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Gender and mental health: The need for a wider lens
Mental illness is very common in Australia. According to the National Survey of Mental Health and Wellbeing, almost half of the total population experienced a mental disorder at some point in their lifetime. Depression has the third highest burden of all diseases, and the World Health Organisation estimates that it will be the number one health concern by 2030.
While the statistics show some gender differences in mental disorders, do these numbers actually tell the full story? And how should we study the role of gender in relation to mental health? Today, PhD student Julia Brown provides insights from the field of anthropology, and argues that we need to broaden the lens in order to fully understand how gender influences mental disorders.
“Did you know human men and human women have more in common… than they don’t? Did you know that? I don’t think many people do know that because we always focus on the difference.”
Sometimes gender explanations and differences do not tell enough of the story, even for people who face disparities. While it is important to recognise that gender colours our experiences of the world, it is also important to ask: how much do gendered meanings apply to an individual’s lived experience of themselves? And, at what point - when considering the role of gender – are we perhaps inadvertently overlooking potentials to surpass gender-related expectations? I found myself contemplating these questions when studying schizophrenia and its treatment from an anthropological perspective.
Across the world, more females than males are diagnosed with the most common types of mental disorders, such as depression and anxiety. This may be partly due to experiences of violence being higher amongst females than males, and partly due to the fact that when females express their difficulties to their support networks, their concerns are more easily received and responded to.
Health professionals are more likely to diagnose and treat depression in female patients
Health professionals are more likely to diagnose and treat depression in female patients, compared to male patients exhibiting the same symptoms. Meanwhile, help-seeking and admitting to feelings of losing control have become more socially acceptable for females compared to males.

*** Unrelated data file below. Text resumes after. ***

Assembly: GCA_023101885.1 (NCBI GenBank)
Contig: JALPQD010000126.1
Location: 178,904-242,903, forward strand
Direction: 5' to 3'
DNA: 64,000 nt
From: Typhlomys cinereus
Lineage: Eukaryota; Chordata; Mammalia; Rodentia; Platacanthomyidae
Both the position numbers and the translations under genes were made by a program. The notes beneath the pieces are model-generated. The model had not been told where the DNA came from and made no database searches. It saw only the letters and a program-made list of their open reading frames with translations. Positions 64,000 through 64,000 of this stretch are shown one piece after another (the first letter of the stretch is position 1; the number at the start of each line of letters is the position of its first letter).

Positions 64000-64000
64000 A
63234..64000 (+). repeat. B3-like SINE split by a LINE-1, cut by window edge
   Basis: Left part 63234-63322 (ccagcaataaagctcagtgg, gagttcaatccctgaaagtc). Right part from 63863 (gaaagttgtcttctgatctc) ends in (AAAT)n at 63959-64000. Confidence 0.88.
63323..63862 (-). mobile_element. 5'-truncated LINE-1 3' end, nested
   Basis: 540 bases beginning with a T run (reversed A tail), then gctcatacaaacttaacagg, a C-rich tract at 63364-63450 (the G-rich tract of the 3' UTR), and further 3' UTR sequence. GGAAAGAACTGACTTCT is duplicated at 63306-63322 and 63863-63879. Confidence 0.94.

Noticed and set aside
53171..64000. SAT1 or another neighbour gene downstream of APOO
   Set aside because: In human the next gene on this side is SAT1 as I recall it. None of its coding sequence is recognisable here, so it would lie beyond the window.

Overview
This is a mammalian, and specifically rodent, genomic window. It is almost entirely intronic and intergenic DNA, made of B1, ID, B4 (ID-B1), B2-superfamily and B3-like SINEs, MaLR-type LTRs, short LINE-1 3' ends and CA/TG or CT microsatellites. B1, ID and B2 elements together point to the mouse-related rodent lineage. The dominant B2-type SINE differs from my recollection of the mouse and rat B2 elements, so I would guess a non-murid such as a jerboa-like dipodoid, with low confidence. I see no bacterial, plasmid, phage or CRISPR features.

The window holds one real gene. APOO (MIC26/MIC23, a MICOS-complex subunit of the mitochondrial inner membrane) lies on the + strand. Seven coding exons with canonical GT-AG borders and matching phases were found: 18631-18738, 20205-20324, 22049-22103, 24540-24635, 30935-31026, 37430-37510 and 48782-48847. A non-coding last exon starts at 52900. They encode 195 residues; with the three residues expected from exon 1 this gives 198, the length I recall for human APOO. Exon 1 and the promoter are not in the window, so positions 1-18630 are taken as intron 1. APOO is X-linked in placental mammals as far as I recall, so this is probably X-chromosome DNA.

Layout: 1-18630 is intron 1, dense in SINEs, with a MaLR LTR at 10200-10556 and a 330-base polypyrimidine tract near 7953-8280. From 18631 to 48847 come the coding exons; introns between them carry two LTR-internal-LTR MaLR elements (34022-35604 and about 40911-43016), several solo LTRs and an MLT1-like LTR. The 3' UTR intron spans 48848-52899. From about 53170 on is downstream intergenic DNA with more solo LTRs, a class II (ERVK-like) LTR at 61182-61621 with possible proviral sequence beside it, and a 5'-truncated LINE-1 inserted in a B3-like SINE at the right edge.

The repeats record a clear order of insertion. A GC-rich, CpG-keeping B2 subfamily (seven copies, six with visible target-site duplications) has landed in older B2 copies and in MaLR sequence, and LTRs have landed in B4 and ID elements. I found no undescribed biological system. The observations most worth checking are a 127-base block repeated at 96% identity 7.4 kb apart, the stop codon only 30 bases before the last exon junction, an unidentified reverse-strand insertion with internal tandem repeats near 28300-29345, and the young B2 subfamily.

When it comes to schizophrenia, the pendulum swings the other way. The male:female ratio for schizophrenia patients is approximately 1.4:1. Across cultures females also appear to ‘recover’ more often than males. When I spent 18 months working with chronic, ‘treatment-resistant’ schizophrenia patients in Australia and the UK, 35 patient participants in my research were indeed male, while only eight were female. Yet, the role of gender in my participants’ actual experiences did not stand out as more significant than any other social factors.
As feminist philosopher Gail Weiss has argued, when analysing the situations of people who are socially marginalised, it is important to privilege the ‘truths’ in which people experience and imagine their own lives, “rather than reserving the ascription of truth only for those experiences that will lead to their emancipation in the future”. Even though the gender ratio in my study was predictable, and gendered experiences surfaced in the narratives of my participants, the role of gender could not be singled out.
People with schizophrenia may be misunderstood as ‘genderless’ or lacking in sexual desires
This is not because gendered experiences between males and females were not distinguishable enough to prompt a gendered analysis. To be clear, as anthropologist Janis Jenkins has observed, people with schizophrenia may be misunderstood as ‘genderless’ or lacking in sexual desires, when really they are not markedly different from anybody else when it comes to gendered expressions and sexuality.
On the face of it, when accounting for so-called health behaviours, it was predominantly females in my research who sought out both additional psychological therapies and weight loss programs (to grapple with the metabolic side effects of medication). When digging a little deeper though, the central element of these health behaviours was the experience of being proactive as an individual, not as a man or a woman, nor as a person with schizophrenia.
All the participants were similarly inclined in their everyday efforts and intentions. They empowered themselves through a common and hopeful humanity wherein their behaviours as they appeared from the outside (i.e. more females being concerned about body weight) did not reflect a deeper motivation that everyone shared.
Keeping futures open
With the goal of gender equity in mind, gender is perhaps best viewed non-deterministically. As an anthropologist, I pay attention to both outside and inside viewpoints. Differences in opportunity and expectations matter. But we should not deprive people of their individuality and their imaginations for futures that do not neatly fit predictions based on gender or other categories.
It would help if we didn’t start by seeing females and males as being from different planets
As the Australian comedian Hannah Gadsby powerfully put it, it would help if we didn’t start by seeing females and males as being from different planets. Experiences of violence and the broader social receptiveness to vulnerability, along with the manifestation of mental disorders and treatment, are influenced - but not entirely determined by gender.
Widening the lens so that gendered experiences sit within a range of social influences might get us closer to seeing everybody on the same page.